Using 3D Software to Create Jewelry

Last year I started to teach myself a 3D design program called Rhinoceros. I’ve not worked with any other 3D design software, so I can’t say how this compares to others. Nor can I say whether it is easy to use or not! I have learnt what I know simply by playing with it and reading a few how tos. I do have a book and a DVD tutorial, but I’ve yet to delve into them (another thing to add to my never ending to do list – I now have sub categories of to do lists!).

I know that I am merely scratching the surface of its capabilities – all of my 3D work so far have been fairly flat (2D if you will!), but I’ve enjoyed playing around with it nevertheless.

I use a company called Shapeways to print my designs. They are based in Long Island City and have their headquarters in the Netherlands. Each month they have a factory tour, which I’ve been on, it was very interesting to see all the machines they have and if you’re in the New York area and interested in this type of thing, then you should definitely sign up for a tour.

Shapeways is great because you can upload your design and see how it will look from all angles and more importantly see if it will print. They have automated checks and also manual checks to ensure that your design will print ok, eg; the walls of your pieces should be no smaller than 0.6mm and your design will get rejected if that is the case.

Anyway, enough of Shapeways for now. I want to take you through Rhino by designing a simple necklace using my Silver Sculptor logo. I have taken screen shots of the process to show you. This is a very simple project, but one I've been meaning to do for a while. I like my logo and figured I should probably wear it when I'm at craft fairs etc!

First step (if you’re using a logo) is to import an image of the logo.

Importing Logo into Rhino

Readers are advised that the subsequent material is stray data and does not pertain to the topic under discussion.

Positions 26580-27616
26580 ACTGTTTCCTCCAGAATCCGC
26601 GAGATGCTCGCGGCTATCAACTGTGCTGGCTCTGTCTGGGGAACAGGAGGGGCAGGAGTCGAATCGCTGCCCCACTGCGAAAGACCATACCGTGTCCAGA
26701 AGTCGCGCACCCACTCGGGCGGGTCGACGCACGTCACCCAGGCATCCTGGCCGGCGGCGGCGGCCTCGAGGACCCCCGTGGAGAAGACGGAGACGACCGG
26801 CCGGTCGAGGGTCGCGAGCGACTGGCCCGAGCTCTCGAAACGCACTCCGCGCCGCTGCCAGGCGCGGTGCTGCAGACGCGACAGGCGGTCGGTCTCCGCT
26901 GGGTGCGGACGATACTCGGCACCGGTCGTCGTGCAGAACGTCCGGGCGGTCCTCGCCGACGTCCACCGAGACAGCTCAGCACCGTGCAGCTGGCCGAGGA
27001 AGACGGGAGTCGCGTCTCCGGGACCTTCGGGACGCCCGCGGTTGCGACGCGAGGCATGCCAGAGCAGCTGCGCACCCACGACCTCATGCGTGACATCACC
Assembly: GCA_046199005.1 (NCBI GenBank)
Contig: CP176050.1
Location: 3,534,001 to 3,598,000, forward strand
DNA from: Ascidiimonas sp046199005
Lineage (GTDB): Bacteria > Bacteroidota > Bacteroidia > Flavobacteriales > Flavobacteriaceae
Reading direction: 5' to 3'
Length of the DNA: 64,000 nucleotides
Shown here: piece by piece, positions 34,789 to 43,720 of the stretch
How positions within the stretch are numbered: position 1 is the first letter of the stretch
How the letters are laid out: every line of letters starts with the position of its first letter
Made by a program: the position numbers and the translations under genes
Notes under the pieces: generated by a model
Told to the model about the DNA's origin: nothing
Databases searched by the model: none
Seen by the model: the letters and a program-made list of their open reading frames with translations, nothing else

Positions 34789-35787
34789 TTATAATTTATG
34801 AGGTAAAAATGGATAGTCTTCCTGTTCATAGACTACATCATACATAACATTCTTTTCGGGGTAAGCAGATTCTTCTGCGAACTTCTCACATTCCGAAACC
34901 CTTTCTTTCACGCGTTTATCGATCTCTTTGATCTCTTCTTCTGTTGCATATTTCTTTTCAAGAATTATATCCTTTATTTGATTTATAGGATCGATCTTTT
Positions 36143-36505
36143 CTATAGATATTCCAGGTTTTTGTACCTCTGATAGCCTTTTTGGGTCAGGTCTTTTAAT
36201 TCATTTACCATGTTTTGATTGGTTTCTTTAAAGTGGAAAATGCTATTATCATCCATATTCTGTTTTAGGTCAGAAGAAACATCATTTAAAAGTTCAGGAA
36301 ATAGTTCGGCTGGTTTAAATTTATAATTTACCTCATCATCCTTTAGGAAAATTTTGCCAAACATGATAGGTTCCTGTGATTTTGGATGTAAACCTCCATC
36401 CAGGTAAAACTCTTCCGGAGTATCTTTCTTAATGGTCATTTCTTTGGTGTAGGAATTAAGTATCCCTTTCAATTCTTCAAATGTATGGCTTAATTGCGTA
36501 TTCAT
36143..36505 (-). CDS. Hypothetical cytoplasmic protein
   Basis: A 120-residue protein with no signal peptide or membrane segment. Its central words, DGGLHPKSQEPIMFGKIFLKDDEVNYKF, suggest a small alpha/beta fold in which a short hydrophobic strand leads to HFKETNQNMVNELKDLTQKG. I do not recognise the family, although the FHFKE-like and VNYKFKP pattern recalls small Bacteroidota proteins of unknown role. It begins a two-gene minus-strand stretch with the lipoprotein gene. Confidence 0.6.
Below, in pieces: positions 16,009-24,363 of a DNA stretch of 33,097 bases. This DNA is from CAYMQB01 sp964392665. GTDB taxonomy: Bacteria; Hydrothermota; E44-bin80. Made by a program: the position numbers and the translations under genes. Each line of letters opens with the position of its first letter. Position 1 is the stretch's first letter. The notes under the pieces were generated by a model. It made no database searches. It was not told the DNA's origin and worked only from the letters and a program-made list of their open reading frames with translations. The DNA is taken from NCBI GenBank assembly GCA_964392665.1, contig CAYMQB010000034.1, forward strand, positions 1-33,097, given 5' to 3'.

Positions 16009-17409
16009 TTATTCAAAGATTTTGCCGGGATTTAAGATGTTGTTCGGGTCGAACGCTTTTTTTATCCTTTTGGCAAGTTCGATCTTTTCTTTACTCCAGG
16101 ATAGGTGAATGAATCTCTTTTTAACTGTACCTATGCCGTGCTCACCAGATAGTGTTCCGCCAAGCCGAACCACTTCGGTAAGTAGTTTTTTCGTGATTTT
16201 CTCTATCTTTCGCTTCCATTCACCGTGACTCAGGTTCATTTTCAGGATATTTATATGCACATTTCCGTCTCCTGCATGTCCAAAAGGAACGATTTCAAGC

Then, (for this particular project) I used the T tool to use the font that my logo uses (Lucida Handwriting in this case). The neat thing about creating a design using fonts is that you can decide how tall and thick you want the letters to be in the Type toolbar. In this case, I wanted it to be 1cm tall by 1mm thick.

Adding text

I then moved the S over my logo, making sure it was in the right place.

Moving Text

I think created another S, but this time I needed to mirror it to make the other S in my logo.

Mirror text  Mirror Text

Once I had them placed in the right spot, I removed the background image/logo.

Logo

So that I don’t have to solder a jump ring to the necklace after it’s printed, I decided to add a loop into the design using the Tube tool.

Bail  Bail  Bail

Then it’s time to save, I save my files as .3DM (so that I can edit them later) and for printing purposes, I save them as .STLs.

Final  Saving

Then it’s over to Shapeways! I log in and select Upload Design, ensuring that I am selecting millimeters (as that is how I created the file).

Uploading File

There’s a nifty little tool on the top right that you can spin around to see what your design will look like.

Shapeways

You can then choose your material, I generally select castable wax, but you can choose from a wide variety of materials that they offer, they will even cast it into the metal you choose and polish it too! I find them to be more expensive than doing it myself, so I just choose the wax and then take the design into my local casters. At this point you will know if your design has passed their automated checks, if it has, you can add it to your cart and get it printed! It usually takes up to two weeks including shipping for your piece to arrive (then another 4 days or so to get it cast – then of course the finishing time).

And that’s it! Let me know if you have any questions or comments and I’ll be happy to answer them!

Joanne


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